I’m a planner. And recently, I confirmed that I do, in fact, come by it honestly. This Christmas, I bustled in the kitchen alongside my mom and sisters, aunts and cousins, and had to laugh as I participated in and overheard endless conversations about the plans while we all prepared for the next thing on the agenda (and there definitely was an agenda!).
Who, when, where, and what’s next—these are questions that rattle in my brain constantly, and my kids have inherited this trait as well. The problem is that our tendency towards planning didn’t come with a corresponding propensity to be flexible. I learned early on in motherhood not to share plans with my children too early or in too much detail. I couldn’t handle their questions leading up to the event, endless suggestions on what the details should be, and devastation when plans changed.
As my kids have gotten older, it’s become more necessary for me to bring them into the plan-making. And I’ve come to see that the disappointment of changed plans is a fact of life, and I might as well stop shielding them so we can weather those disappointments together. But as I share our plans, I’ve found two words to be incredibly helpful: “Lord willing.”
Here are three reasons I think you should add them to your vocabulary, too:
1. Saying “Lord willing” can be an act of humility.
James 4:13–17 says,
Come now, you who say, “Today or tomorrow we will go into such and such a town and spend a year there and trade and make a profit”—yet you do not know what tomorrow will bring. What is your life? For you are a mist that appears for a little time and then vanishes. Instead you ought to say, “If the Lord wills, we will live and do this or that.” As it is, you boast in your arrogance. All such boasting is evil. So whoever knows the right thing to do and fails to do it, for him it is sin.
James isn’t giving us a legalistic rule to follow; he’s giving us a principle. It’s not about the words we say, but about the posture of our hearts. Are we arrogantly going about our days as if we have the power to control them? Or are we living as finite creatures humbled before a Creator who has ordered our days and appointed our moments? I know I’m prone to the former.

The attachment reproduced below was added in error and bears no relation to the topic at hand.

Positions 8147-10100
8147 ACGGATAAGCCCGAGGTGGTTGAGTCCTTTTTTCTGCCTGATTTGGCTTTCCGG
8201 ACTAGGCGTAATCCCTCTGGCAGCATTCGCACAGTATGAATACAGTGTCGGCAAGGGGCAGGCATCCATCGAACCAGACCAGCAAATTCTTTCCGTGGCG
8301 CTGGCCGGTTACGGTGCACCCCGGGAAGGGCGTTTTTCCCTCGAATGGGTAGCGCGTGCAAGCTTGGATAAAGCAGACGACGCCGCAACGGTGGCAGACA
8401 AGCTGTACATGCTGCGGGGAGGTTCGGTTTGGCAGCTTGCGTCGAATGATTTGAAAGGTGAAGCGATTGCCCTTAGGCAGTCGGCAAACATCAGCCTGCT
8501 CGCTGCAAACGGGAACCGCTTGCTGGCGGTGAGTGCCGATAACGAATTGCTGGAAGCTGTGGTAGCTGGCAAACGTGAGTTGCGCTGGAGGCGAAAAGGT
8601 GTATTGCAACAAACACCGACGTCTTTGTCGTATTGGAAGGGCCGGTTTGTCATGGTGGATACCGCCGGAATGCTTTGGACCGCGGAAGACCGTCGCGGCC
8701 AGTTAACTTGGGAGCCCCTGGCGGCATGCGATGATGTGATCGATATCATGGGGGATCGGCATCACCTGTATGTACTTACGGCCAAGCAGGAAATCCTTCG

Saying “Lord willing”—whether out loud or in our hearts—is an act of humility. We bend before our maker, trusting that we don’t know what tomorrow will bring, and ultimately, his ways are higher than our ways (Isa. 55:8–9). We make our plans with open hands, dependent upon the Lord and trusting him to do what he wills.
2. Saying “Lord willing” can be a reminder.
We’ve all learned in big and small ways these past couple of years how fragile our plans can be. When The Atlantic told us to “Cancel Everything,” I had no idea it was the beginning of a devastating cascade of Xs on my calendar that would stretch on for months into years. No more trips, speaking engagements, or retreats. No visit from my parents to help with the kids on their spring break. No plays, dance recitals, or class trips. Canceled, canceled, canceled.
Now, as the grief has mostly subsided, I see that, in some small way, all these cancellations served as a helpful reminder.
When I say, “Lord willing,” it’s like writing my plans on the calendar with a pencil. It reminds me (and my children) that, as much as we want something to happen, things may not go as we hoped. Instead, as we make our plans, we ought to do so knowing that “the heart of man plans his way, but the Lord establishes his steps” (Prov. 16:9).
And when the Lord doesn’t establish our steps, we’ve already reminded our hearts that it’s up to him. It prepares us to receive both his confirmations and cancellations as gifts from his good and wise hand.
3. Saying “Lord willing” can be a prayer.
Before he went to the cross, Jesus prayed, “Father, if you are willing, remove this cup from me. Nevertheless, not my will, but yours, be done” (Luke 22:42).
I recognize that my dinner plans and family vacations are a far cry from the turmoil awaiting Jesus at the cross; nonetheless, he compassionately hears my echoed prayer as I utter the words, “Lord willing.”
When I say, “Lord willing,” I join the Spirit in praying according to God’s will (Rom. 8:27). I make my plans, casting my cares upon the Lord, believing that he cares for me (1 Pet. 5:7). I ask the Lord to establish the work of my hands (Ps. 90:17), while also submitting to the good works he’s appointed for me, knowing they might supersede my plans (Eph. 2:10).
When we say, “Lord willing,” we pray what the hymn calls, “the prayer oft mixed with tears before”: “Thy will be done.”
A Practice of Faith
I confess I feel abundantly cheesy when I say, “Lord willing.” I’ve only ever known the sweet, super spiritual old ladies who say it, and I’m not particularly sweet, super spiritual, or (as far as I see it) old. The words often make my kids roll their eyes, and sometimes they don’t make their way down to my own heart. But it’s become a practice of faith these past years, helping to orient my posture before the Lord as I hold my calendar too tightly.
As we fill the calendars of a new year, let’s do so with open hands and these words on our lips: “Lord willing.”